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The Maintenance of Plasmids in Pathogenic Organisms


Low copy number plasmids in bacteria are of interest for two principle reasons. First, they act in many ways like small, dispensable chromosomes within the cell, and are therefore tractable models for the study of chromosome replication and segregation. Second, they are of considerable medical importance. They are the transmissible elements that spread antibiotic resistance among pathogenic bacteria and in some cases, are the determinants of the virulence of bacterial infection in human infectious disease. <P>The spread of antibiotic resistance threatens to make antibiotic therapy virtually useless in the next few decades. In addition, pathogenic bacteria containing virulence plasmids are increasingly the ultimate cause of death of cancer patients whose immune systems are often compromised by disease progression or chemotherapy. It is therefore of importance to try to understand how these plasmids are stably maintained in the bacterial population as a first step toward developing novel strategies for infectious disease therapy and remediation of plasmid spread.<P> We are particularly interested in the mechanisms that plasmids use to ensure their proper segregation to daughter cells. We study a family of elements known as partition genes (the P1par family), that are responsible for the segregation of several types of plasmid including the virulence plasmids of Salmonella and Shigella species responsible for enteric disease, and of Yersinia pestis; the causative organism for bubonic plague. In each case, we have shown that segregation is achieved by recognition of a cis-acting site parS, analogous to a centromere, and two plasmid encoded proteins, ParA and ParB.. ParB binds specifically to parS and ParA is an ATPase that may be a motor for moving the plasmid during segregation. Members of the P1par family show unique species specificities. This is important, because, otherwise, plasmids of different types would compete with each other, limiting their spread in nature. We have discovered that these species specificities reside in a novel interaction between the ParB protein and the parS site. This is not the interaction that provides the energy for ParB binding to the site. Rather, it is a special contact between the ParB N-terminus and a short motif in parS termed the B box. By changing the B box sequence by as little as one base, we can change the specificity of the system from one species to another. <P>This mechanism appears to be a novel type of DNA-protein recognition that may have broad implications for how proteins act at a specific site when other potential binding sites exist. We have further explored the hypothesis that the contact between the BoxB sequences in the cis-acting partition site and the ParB protein are responsible for the species specificity of members of the P1par family of partition elements. Using the recently published crystal structure of the P1 ParB protein as a guide, we have been able to pinpoint the position on the ParB protein surface that specifies recognition of species determinants on the individual plasmid DNA parS sites. By changing a single amino acid in the ParB protein we have been able to switch its recognition specificity completely to that of a different species. <P>This year, we have purified these altered proteins and have been able to show that thier altered specificity does not reside in a change in DNA binding ability. Rather, it appears that the BoxB DNA site acts as a specific activator of the partition complex for plasmid segregation. This has important implications for models of partition. We are currently testing these conclusions by studying the segregation of the plasmid DNA by fluorescence photomicroscopy in living cells. In addition, we have initiated a collaboration with Dr. Xinhua Ji of the Biomolecular Structure Section (Chystallography Laboratory, CCR), to model the molecular structures of the altered interactions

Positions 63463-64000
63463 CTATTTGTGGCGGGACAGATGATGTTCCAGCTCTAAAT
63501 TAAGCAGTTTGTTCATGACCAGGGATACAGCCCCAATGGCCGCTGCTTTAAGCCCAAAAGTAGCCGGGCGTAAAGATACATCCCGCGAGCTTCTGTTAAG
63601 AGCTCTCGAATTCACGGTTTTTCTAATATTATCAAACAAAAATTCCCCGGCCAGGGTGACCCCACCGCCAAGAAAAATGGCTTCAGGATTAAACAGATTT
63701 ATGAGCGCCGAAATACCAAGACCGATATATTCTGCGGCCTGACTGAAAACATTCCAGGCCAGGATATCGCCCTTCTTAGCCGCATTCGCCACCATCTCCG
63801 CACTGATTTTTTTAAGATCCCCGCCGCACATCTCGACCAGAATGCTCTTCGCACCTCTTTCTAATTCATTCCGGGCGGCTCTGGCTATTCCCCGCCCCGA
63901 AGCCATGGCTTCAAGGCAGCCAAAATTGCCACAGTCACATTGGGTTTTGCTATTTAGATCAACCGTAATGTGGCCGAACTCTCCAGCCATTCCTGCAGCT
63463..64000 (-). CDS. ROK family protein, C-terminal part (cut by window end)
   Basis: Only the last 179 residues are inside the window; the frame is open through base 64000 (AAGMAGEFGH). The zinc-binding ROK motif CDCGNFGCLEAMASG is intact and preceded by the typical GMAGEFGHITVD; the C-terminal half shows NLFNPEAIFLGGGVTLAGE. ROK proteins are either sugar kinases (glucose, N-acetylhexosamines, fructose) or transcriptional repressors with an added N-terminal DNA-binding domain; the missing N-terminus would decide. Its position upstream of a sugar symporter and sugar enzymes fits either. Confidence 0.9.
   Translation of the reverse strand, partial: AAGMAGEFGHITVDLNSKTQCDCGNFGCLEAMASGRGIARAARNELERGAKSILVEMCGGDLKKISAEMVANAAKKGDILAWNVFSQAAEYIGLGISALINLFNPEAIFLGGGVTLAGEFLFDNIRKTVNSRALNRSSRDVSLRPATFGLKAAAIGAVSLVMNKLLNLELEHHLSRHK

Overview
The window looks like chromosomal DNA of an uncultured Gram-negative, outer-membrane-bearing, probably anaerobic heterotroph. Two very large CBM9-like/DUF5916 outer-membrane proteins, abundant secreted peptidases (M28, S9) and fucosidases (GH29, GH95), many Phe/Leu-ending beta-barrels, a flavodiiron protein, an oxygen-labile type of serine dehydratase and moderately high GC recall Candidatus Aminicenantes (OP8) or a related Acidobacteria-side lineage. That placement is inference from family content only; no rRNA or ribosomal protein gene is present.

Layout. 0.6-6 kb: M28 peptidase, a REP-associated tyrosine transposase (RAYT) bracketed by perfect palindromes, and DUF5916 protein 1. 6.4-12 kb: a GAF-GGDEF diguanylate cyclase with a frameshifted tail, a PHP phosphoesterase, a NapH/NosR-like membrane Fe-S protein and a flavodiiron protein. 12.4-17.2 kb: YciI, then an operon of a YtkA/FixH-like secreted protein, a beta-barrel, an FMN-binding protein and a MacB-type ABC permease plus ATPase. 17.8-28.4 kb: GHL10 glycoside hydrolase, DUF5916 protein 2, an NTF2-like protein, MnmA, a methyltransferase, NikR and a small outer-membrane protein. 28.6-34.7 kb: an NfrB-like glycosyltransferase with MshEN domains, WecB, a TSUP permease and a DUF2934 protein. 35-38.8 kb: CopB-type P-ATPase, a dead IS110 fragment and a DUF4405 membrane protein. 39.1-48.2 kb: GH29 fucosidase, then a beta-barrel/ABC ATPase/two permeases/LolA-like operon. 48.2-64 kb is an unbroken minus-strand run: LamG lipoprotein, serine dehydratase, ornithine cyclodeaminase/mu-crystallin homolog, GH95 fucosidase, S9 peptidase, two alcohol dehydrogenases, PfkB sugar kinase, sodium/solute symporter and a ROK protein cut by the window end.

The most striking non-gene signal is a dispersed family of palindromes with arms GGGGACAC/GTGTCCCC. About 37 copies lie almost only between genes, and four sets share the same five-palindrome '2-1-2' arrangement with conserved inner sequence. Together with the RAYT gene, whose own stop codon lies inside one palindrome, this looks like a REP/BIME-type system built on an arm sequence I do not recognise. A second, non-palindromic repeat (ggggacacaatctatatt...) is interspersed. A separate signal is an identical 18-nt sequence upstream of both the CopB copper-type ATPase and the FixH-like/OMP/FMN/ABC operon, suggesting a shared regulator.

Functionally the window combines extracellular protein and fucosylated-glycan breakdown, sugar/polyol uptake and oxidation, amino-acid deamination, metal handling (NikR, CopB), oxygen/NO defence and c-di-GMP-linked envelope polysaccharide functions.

Austin, Stuart
National Cancer Institute
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